Hot Topic - Media in Norway
Media people continue searching for that oft promised digital dividend. So far, the major beneficiaries have been techies, telecoms and, of course, investment bankers. In the real world the difference between analogue euros and digital pennies is well understood. There is, though, a digital strategy.
The concept of community in the online age has been a tough one for traditional media to grasp. Itís odd because community has long been the crux of mediaís relationship with the public. But community thrives in the online world, sometimes rowdy, profane and, as weíve seen, terrible.
The Eurovision Song Contest may be a bit cheesy but it ainít cheap. For public broadcasters hosting the ESC is an opportunity to step into an international spotlight and show what they can do with a high profile musical event. For those facing budget pressures, the ESC is a challenge, and increasingly so.
Few, if any, media companies are escaping the ad slump. Directors and stock traders are showing little patience. Cut costs, dump non-core investments and change the CEO, they say.
Multi-national publisher Mecom Group has become the most recent poster child for debt rattled publicly traded media companies. Once Ė and not long ago Ė the darling of rapturous financial projections it now canít meet debt covenants exceeding Ä600 million, a figure that has increased more than ten-fold since the rapture. Media companies are becoming sub-prime, er, toxic.
Broadcasters have enough to worry about without confusion over regulation. When governments and regulators donít agree on rules, the principle of legal certainty flies out the window. Without that nobody wants to take on the risks.
Norway isnít particularly flat, in that geographical sense. But a clear flattening of media shares is taking place. Market shares for major newspapers, terrestrial TV and radio have been flattening as new offerings take from market leaders. Now, even the Web is flattening.
See also in ftm Knowledge...
Media in Scandinavia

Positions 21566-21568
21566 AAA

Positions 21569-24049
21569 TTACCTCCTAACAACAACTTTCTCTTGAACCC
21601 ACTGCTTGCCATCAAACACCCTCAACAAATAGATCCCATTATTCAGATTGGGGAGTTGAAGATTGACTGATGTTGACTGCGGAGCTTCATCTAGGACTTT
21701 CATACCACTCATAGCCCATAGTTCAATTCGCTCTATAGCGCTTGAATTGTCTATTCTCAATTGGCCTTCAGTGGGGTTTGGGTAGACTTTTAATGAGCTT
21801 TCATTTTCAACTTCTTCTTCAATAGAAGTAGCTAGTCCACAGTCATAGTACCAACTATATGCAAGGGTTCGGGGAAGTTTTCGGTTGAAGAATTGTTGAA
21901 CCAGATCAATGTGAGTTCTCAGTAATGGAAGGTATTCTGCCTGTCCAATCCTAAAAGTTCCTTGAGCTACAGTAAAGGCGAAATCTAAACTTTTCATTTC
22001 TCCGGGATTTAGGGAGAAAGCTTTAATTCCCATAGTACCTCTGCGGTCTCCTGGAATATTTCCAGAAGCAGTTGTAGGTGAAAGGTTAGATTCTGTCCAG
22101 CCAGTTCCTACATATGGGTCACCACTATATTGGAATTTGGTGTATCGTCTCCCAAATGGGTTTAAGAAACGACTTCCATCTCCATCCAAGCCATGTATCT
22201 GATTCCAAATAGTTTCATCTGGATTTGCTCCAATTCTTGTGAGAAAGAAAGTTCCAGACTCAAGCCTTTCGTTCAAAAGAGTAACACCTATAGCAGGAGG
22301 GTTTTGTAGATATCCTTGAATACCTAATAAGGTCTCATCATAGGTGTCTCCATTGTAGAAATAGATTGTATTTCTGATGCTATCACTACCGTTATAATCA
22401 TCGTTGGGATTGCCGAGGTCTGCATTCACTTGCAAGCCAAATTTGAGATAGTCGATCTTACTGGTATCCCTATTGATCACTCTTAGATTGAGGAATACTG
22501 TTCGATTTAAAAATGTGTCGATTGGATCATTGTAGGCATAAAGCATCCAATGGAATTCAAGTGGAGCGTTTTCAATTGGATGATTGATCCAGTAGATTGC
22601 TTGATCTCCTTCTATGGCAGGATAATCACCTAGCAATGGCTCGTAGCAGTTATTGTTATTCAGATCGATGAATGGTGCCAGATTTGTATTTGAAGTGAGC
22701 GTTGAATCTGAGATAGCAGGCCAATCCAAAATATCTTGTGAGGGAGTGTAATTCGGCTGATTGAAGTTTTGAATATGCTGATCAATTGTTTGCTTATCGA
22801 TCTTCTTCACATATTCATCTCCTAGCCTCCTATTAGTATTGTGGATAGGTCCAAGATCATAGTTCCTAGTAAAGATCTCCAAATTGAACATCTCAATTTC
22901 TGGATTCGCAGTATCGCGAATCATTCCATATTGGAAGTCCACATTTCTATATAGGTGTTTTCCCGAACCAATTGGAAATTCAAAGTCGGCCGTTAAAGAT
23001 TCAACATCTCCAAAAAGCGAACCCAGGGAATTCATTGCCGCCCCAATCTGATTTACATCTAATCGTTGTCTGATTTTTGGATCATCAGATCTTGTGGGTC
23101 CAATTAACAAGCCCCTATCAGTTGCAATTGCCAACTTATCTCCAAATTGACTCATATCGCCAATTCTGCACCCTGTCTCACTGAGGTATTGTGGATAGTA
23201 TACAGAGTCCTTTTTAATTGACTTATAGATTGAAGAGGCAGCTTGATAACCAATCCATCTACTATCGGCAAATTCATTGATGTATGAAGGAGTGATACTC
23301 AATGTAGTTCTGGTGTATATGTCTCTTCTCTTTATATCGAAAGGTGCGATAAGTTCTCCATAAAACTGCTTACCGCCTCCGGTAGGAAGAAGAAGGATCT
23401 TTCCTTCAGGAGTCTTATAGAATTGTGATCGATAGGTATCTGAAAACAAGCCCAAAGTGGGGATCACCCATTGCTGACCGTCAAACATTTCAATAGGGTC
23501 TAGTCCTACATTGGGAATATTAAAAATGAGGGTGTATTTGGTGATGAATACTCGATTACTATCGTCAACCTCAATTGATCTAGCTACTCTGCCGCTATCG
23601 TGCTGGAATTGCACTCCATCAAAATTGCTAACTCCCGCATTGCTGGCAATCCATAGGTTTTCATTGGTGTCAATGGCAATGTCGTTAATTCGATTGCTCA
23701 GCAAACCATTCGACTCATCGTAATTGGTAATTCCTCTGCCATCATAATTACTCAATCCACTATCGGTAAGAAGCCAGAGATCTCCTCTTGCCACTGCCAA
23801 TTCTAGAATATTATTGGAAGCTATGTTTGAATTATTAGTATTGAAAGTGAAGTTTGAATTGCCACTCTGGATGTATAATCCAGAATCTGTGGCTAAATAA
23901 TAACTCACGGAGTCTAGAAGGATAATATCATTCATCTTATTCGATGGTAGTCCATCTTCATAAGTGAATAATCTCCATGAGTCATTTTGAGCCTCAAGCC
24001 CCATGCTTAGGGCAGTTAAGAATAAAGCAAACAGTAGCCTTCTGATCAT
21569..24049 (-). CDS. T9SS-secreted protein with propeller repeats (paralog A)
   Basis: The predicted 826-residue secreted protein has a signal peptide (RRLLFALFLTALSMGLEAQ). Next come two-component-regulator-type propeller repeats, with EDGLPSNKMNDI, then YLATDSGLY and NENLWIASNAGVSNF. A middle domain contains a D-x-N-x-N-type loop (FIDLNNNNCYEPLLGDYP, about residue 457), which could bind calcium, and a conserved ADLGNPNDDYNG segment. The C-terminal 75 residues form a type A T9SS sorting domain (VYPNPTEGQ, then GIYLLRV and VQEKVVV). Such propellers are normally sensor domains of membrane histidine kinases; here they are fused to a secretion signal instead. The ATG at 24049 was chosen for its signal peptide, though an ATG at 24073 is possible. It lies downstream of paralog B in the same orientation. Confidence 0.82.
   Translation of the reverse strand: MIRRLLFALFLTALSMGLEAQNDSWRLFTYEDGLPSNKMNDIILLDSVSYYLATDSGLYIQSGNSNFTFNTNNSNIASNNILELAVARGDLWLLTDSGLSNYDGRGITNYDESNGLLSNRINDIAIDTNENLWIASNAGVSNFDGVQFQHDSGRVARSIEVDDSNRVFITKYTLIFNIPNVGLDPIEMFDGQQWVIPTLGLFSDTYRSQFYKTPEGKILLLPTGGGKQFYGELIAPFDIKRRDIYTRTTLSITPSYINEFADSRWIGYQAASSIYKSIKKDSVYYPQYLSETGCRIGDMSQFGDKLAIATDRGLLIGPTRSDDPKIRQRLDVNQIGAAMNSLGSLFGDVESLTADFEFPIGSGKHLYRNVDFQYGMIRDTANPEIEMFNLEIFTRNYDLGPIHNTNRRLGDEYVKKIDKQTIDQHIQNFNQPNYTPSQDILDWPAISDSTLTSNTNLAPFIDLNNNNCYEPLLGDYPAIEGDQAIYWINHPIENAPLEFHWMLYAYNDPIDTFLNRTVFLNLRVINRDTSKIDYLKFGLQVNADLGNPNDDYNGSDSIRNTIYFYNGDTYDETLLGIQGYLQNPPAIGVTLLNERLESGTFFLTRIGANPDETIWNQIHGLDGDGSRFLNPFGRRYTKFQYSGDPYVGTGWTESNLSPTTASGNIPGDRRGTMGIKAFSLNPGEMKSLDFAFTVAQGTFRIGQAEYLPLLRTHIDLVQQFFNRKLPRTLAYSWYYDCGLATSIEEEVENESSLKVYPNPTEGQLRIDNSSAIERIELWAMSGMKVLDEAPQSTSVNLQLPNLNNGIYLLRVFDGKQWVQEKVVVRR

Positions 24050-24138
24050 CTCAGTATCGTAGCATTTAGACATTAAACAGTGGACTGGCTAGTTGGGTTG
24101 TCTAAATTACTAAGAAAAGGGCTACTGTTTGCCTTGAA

Big media companies in Denmark, Finland, Iceland, Norway and Sweden are riding a sea of change. The digital media revolution is nowhere more apparent than in Scandinavia. This ftm Knowledge file Media in Scandinavia looks at rapid change in the most 'wired' neighborhood. 103 pages PDF, Resources (June 2012)
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Public Broadcasting - Arguments, Battles and Changes – new
Public broadcasters have - mostly - thrown off the musty stain of State broadcasting. And audiences for public channels are growing. But arguments and battles with politicians, publishers and commercial broadcasters threatens more changes. The ftm Knowledge file examines all sides. 168 pages PDF (March 2014)
Media in Romania and Moldova
The profile of Romania's media scene is complicated. Changes take place often as multi-national media houses exit and "colorful" local owners take over. Neighboring Moldova faces its own set of challenges. This ftm Knowledge file details the rough road to sustainable media. Includes updated Resources. 60 pages PDF (February 2014)
Media in Bulgaria
Media in Bulgaria faces many challenges. After big media houses rushed in with EU accession recession, corruption and confusion have taken a toll. Yet the Bulgarian media landscape is unique and interesting. This ftm Knowledge file highlights this difficulties and opportunities. Includes updated Resources. 46 pages PDF (December 2013)
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